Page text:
Concerns over Amsterdam police's test with bodycams
From today Amsterdam police officers will be equipped with bodycams in a test run that will last two years. Every police officer in the so-called base teams will be allowed to wear a bodycam during his or her shift. The intention is to see if bodycams reduce the number of violent incidents, but many are concerned about the privacy implications, RTL Nieuws reports.
Previous bodycam studies showed that people who know they are being recorded, are less likely to use violence. This test in the Amsterdam police is intended to see whether this really is the case.
The police officer decides for himself when to turn on the camera. When a police officer turns on his bodycam, the officer must inform bystanders that he is doing so. A red light on the camera also makes clear that it is turned on. The footage will be carefully stored after each shift. "In general situations, the footage will not be used to show to the public", the police said in a statement. But if a crime is recorded by a bodycam, the footage will be used as evidence. The police can also use the footage in internal investigations.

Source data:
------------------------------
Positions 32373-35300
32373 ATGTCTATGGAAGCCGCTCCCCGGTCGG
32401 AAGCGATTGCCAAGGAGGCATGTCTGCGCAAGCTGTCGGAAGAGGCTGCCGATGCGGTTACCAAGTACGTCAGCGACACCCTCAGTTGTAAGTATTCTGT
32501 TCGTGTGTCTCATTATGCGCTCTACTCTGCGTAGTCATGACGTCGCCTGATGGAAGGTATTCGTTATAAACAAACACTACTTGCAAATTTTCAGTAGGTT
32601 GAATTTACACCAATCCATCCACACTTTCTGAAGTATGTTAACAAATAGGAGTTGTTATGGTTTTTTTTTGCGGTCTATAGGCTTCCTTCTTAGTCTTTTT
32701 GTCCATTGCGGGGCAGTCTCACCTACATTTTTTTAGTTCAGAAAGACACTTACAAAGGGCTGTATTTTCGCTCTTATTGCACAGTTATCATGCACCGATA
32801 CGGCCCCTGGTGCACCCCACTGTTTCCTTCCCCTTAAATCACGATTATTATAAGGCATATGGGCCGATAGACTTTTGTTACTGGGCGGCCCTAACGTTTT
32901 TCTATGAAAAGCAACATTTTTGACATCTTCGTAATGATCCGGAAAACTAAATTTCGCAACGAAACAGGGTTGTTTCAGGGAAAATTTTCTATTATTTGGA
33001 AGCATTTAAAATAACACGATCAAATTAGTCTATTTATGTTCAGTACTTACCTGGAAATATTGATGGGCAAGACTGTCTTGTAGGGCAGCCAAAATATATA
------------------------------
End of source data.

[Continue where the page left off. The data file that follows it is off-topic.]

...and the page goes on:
The fact that the footage can be used against police officers themselves, is a point of concern for the Police's Central Works Council. Council member Rob den Besten is worried that the bodycams will be turned into a "personnel tracking system", he said to the Provinciale Zeeuwse Courant.
Civil rights activist Rejo Zenger points out that there are no national guidelines or policies on using a bodycam. "The police are now deploying them structurally, and that needs well thought out policy", he said to NOS. "But such policy is still absent." He is also doubtful about whether the Amsterdam test will lead to useful new insights.
"When you implement something, you must be sure that it contributes to safety and that employees can not be reprimanded on their work", a spokesperson for union FNV Spoor said to RTL Nieuws. Rail company NS experimented with the use of bodycams for conductors last year.
According to Amsterdam police official Jan Pronker, the police looked at the privacy issue very carefully. There is no reason for concern, he said to AT5. "It's a closed system. Recordings are stored via our internal systems on a central system. No one can access it unless the Prosecutor finds it necessary for a criminal case", Pronker said to the Amsterdam broadcaster.